I looked through the window of one of my Year 3 classrooms at my school to see Brayden. He was crying, frozen in a combination of anxiety and pure fear. It’s not what any principal wishes to see in their learning spaces.
Brayden was a fabulous writer, so I was a little surprised when his teacher had called my office to tell me about his current state. It had never even crossed my mind that he’d struggle with the NAPLAN Writing Test. But Brayden’s parents, you see, had reminded him that this was a very important day in his life, for unbeknown reasons.
What also never crossed my mind was that Brayden’s teacher was anxious too. He was concerned, partly for Brayden’s welfare, but also for what his failure to even attempt the test would do to our school’s results, to his class results.
I hope you’ll be reassured to know that we casually removed Brayden from the class. We gave him a biscuit, a glass of water and a place to calm down. I did the same with his teacher. We got through it.
We’re going back to the wrong basics
Well may our politicians sloganise a 'back to basics' rhetoric around school policy, but here’s the truth: we’d never have exposed Brayden to that kind of pressure in those supposed good ol’ days. Our system was built on trust for teachers to do what’s right, the freedom for kids to learn in emotional safety and for parents to partner in the whole process.
They’re the basics we should be discussing and not pretending their neglect isn’t what’s behind our slow, steady comparative demise against other countries.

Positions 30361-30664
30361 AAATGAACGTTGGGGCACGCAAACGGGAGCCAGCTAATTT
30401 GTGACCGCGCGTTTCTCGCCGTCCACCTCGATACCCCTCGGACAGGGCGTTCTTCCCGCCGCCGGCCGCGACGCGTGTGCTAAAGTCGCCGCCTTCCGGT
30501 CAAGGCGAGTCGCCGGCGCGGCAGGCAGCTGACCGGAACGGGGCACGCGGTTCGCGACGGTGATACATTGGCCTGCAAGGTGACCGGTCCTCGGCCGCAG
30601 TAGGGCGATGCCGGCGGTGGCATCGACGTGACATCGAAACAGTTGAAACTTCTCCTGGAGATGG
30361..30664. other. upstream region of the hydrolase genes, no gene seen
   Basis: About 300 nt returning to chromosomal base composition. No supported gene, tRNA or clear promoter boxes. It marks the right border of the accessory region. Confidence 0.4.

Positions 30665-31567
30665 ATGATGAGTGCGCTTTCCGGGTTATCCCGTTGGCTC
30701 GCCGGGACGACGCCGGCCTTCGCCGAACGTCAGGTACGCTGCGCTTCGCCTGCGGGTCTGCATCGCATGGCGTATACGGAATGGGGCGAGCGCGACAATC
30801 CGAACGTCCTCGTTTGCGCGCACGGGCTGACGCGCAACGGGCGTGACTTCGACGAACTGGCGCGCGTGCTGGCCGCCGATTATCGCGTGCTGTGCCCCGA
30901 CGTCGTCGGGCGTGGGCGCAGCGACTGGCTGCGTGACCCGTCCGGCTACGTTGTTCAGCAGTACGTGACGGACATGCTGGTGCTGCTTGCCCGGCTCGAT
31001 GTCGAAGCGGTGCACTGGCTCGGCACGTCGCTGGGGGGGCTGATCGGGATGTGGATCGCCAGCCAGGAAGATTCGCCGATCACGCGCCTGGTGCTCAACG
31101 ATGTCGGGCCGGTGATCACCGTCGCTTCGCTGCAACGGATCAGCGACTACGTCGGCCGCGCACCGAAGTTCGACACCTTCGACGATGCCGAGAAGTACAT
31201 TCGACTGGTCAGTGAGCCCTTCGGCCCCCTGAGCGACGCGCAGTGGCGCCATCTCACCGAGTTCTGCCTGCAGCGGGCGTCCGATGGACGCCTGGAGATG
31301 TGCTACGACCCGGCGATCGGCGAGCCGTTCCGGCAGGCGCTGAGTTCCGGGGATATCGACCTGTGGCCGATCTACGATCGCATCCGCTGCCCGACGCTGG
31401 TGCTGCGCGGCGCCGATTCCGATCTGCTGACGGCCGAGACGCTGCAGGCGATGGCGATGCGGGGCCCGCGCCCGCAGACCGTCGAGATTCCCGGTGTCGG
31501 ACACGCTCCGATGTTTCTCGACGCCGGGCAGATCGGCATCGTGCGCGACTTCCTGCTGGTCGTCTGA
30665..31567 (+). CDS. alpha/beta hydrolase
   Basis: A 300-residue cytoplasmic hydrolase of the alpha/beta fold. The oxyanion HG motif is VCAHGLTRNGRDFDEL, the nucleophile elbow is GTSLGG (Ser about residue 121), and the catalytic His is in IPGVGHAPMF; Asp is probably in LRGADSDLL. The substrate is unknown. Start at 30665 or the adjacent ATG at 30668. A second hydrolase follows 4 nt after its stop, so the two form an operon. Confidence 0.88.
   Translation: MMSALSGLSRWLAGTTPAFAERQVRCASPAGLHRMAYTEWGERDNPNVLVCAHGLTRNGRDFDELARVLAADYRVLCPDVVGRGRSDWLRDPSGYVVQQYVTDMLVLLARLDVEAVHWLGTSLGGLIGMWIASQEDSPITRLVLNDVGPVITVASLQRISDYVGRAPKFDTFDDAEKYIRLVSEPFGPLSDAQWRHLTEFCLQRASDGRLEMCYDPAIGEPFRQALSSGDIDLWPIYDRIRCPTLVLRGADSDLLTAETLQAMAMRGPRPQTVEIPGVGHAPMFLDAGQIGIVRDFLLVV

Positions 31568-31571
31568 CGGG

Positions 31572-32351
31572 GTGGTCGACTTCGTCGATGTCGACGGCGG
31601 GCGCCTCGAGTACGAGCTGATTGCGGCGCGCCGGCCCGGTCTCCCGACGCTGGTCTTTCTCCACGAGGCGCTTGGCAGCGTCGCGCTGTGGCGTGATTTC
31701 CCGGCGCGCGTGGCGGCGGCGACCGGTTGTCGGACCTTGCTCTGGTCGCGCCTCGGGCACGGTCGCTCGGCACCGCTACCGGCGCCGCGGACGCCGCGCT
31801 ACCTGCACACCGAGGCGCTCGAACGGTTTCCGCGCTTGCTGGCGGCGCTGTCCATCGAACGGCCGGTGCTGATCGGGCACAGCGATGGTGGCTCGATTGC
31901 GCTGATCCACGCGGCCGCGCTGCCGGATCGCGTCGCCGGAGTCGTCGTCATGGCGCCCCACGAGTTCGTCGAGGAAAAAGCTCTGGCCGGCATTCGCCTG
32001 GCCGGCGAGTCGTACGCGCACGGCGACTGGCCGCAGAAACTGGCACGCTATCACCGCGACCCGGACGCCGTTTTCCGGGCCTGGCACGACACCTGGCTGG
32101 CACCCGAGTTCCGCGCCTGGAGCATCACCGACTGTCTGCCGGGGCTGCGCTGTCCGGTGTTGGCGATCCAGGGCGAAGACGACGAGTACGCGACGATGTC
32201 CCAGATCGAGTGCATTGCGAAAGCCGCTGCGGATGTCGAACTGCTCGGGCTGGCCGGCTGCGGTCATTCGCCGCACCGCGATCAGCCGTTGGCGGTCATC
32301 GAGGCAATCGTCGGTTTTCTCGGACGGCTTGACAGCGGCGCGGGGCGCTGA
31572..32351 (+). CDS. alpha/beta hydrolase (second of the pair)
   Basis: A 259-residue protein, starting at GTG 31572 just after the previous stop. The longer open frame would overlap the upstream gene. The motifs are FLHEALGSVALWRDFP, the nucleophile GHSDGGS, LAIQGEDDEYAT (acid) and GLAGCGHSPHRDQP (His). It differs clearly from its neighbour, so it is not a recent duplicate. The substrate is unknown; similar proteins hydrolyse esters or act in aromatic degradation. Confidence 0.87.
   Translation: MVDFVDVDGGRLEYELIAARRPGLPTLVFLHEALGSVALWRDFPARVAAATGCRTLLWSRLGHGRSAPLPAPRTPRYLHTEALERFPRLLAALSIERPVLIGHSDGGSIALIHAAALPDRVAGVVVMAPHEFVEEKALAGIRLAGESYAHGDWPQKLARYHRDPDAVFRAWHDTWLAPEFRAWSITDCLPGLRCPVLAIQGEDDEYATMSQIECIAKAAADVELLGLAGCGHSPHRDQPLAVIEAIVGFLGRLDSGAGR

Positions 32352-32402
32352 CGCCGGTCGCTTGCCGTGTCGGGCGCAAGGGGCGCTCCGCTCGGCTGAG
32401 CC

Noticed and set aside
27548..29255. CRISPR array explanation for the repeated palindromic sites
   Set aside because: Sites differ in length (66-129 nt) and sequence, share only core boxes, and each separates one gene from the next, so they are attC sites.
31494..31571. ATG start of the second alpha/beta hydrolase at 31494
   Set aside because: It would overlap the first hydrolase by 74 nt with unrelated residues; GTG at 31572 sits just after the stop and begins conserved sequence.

Brayden’s resilience is not the problem. Brayden’s teacher isn’t the problem either. I was able to help him see that the pressure he felt around NAPLAN results was a perceived one. NAPLAN itself isn’t even the problem. These are all mere system outputs, symptoms if you will, amongst the thousands of outputs any large system produces.
As awful as isolated case studies of teacher resignations and even principal burnout are, they alone are not they problem. They are simply more outputs.
Competition kills collaboration
The problem is that we’ve created an education system so inherently competitive and impersonal that to expect anything other than such outputs is the definition of foolishness. When applied to real, emotional, personal and collaborative people like teachers and children, is it any real surprise that there’s a palpable friction between the system and its implementers?
We’ve pitted school systems against each other and we’ve castigated those whom we perceive to have performed poorly, merely because they help students who need the most help. We’ve allowed equity, a fair go for all kids, as a key aspiration of the system to drown in a sea of selfish fights for funding. Our education system is no longer about all kids, but my kid.
We’ve pitted teachers against teachers discouraging them from sharing good practice and wonderful ideas. We’ve told them that the joy of learning can’t be measured and thereby doesn’t matter. It’s firmly implied that joy doesn’t matter either. The alarming output of that is hundreds of teachers fleeing the system at a rate of around 50 per cent within the first five years of commencing what many would refer to as a calling.